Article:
“Oh … my … goodness!” Valerie and I gawp at each other in disbelief. “Any more in there?” we laugh, as I give the injection of ergometrine and Valerie feels Grace’s tummy.

Camilla runs into the room, pushes past us and puts her hands onto Grace’s belly. “Give another injection of ergometrine,” she barks. “Start the IV. Get the misoprostol ready.”

The placenta delivers, but has broken into pieces. Immediately Camilla puts a gloved hand deep into the girl’s vagina. When she pulls out other broken pieces, they look like lumps of liver. Blood starts to pour from the girl like a crimson river. A postpartum haemorrhage like this could easily escalate and kill Grace. I’m frantically giving more drugs, but they’re not working.

“No tone in her uterus, there’s tissue left inside,” Camilla says bluntly, her face wet with sweat. Grace collapses before our eyes on the birth table and I have no more drugs I can use.

“I’ll prepare for surgery. Do this.” Camilla gives me a sterile glove, bunches up her right hand like a boxer and shows me how to push my right hand deep into Grace’s vagina, while my left hand simultaneously pushes hard on her abdomen from the outside. I squeeze the uterus between my two hands, a manoeuvre called bimanual compression, only to be used in very dire circumstances. It’s something all UK midwives are trained in, but thankfully few ever have to use. “Until I say stop!” Camilla commands.

Grace is carried to theatre on a stretcher made of sticks. Thin legs sticking out, me shuffling alongside, my fist in her vagina, arm painful from cramp, but desperate not to let go. Valerie throws a bright purple and green sarong over her for dignity.

Blood starts to pour from the girl like a crimson river. A postpartum haemorrhage like this could easily escalate and kill Grace.

Grace, who I’ve known for just under an hour, is at the brink of death. Her face is waxy, her eyes unfocused. Michael is squeezing IV fluids into her; he’s shouting to family members saying they’ll all need to be tested for blood donation. Person-to-person blood transfusions are our only hope out here.

Door frames slamming, people shouting, deep breath, Grace’s unconscious arm flops off the stretcher. When Camilla quickly injects her with ketamine, the girl’s eyes roll back in her head. Ketamine, used in the UK to tranquillise horses and illegally as a club drug, may sound like an odd choice of anaesthetic, but it’s our only option here. Enough of a dose will knock her unconscious for surgery, but she’ll still be able to breathe for herself. Put simply, the complex ventilation equipment that’s standard elsewhere just isn’t available here.

I’m not needed in theatre. Camilla has her excellent national staff team, one of whom is armed with a swat, squashing the flies that happily followed us in. Camilla’s bundling her wild hair under a sun-bleached green theatre hat, she’s inserting the knife, telling me to leave.

Kent with Angelina, a Sudanese MSF worker in Tam, South Sudan. The tent in the background was part of Kent’s living quarters.

Kent with Angelina, a Sudanese MSF worker in Tam, South Sudan. The tent in the background was part of Kent’s living quarters.Credit:Courtesy of Anna Kent

Back in the maternity ward, Grace’s sister, who has her own baby, is expressing drops of her breast milk into three babies’ waiting mouths. This potentially runs the risk of a blood-borne virus being transmitted through breastmilk, though rates of infection are low here and we’ll later screen her to find that she’s thankfully negative. But in the circumstances, it’s probably the best way of keeping these babies alive – the usual rock and a hard place of choices.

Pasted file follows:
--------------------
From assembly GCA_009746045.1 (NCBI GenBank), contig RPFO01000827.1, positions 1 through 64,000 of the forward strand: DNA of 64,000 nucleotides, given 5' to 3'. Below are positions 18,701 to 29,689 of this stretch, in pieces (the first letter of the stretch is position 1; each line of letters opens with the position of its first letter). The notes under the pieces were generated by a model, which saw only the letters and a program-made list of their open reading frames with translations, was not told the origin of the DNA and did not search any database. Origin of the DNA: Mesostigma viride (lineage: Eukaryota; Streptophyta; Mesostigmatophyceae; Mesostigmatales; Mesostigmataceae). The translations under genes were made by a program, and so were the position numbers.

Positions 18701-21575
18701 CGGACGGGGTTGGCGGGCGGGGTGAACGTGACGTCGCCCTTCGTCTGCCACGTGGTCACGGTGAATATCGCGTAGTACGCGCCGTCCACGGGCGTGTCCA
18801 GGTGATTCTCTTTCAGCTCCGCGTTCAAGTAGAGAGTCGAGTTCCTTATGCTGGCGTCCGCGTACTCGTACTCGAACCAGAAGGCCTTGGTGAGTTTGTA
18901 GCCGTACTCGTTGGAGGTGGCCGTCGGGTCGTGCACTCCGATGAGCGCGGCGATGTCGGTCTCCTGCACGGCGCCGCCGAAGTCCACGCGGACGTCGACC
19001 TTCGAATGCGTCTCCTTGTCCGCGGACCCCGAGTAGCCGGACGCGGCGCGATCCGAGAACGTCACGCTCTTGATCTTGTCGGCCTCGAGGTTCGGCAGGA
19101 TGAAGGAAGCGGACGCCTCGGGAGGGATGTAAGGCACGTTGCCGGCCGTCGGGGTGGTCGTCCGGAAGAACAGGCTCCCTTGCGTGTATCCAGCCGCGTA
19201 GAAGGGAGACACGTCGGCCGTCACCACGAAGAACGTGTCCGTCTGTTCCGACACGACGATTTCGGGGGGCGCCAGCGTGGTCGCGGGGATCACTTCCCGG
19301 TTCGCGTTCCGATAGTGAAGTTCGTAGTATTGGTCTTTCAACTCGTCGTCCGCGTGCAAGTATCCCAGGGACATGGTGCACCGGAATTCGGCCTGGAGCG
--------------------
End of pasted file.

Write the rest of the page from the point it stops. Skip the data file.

When I walk into the room, an aunty I’d shouted at earlier for smacking smiles and points at the girl baby. “Nyakawai,” she says, lifting the baby up like a chalice. Like gold. She can’t stop smiling. Nor can Grandma, who has a big toothless grin and who touches me tenderly on the top of my head, saying sweet-sounding words I can’t understand. “Nyakawai means ‘foreign woman’,” Michael says.

They’ve named the baby girl after Valerie and me, and at last proper tears pour down my face, tears of relief and disbelief that these babies are so bright and alert. Tears of fear, too – if Grace dies, these babies will probably die, too. In southern Sudan in 2007, some 1500 women died in childbirth per 100,000 live births, a figure that compares starkly to maternity care back home in the UK, where, in the same year, there were 10 deaths per 100,000 births. That is the clear difference made by access to maternity care and absence of war.

An hour later, a drowsy Grace is stretchered back to the maternity ward with a large plaster covering the lower section of her abdomen. She looks like a sleeping child, but at 16 she’s just had a hysterectomy, because without this operation she would almost certainly have bled to death. She will never bear children again.

Camilla explains that the triplet placentas had grown vessels through the wall of the uterus and actually into Grace’s own blood supply and organs (a condition known in medical textbooks as placenta percreta). This abnormal placenta would usually have been detected on a routine ultrasound scan, though a hysterectomy might still have been the eventual outcome.

As I write this, I yearn to know what Grace’s life was like as a woman no longer able to bear children.

Grace stays with us for the next 10 days. After a blood transfusion, I see her first tentative smile as she successfully rotates the woolly-hatted triplets between herself and her sister for breastfeeds. Then I watch her walk home with a basket of babies balanced on her head. She’s wearing the same purple and green sarong that we’d flung over her in a moment of extremity, now washed and dried, and tied smartly over her shoulder.

As I write this, I yearn to know what Grace’s life was like as a woman no longer able to bear children. Baby Nyakawai would be 15 now, if she survived, which is unlikely, but I force myself to believe that she did.

This is an edited extract from Anna Kent’s Frontline Midwife: My Story of Survival and Keeping Others Safe (Bloomsbury, $30), out May 31.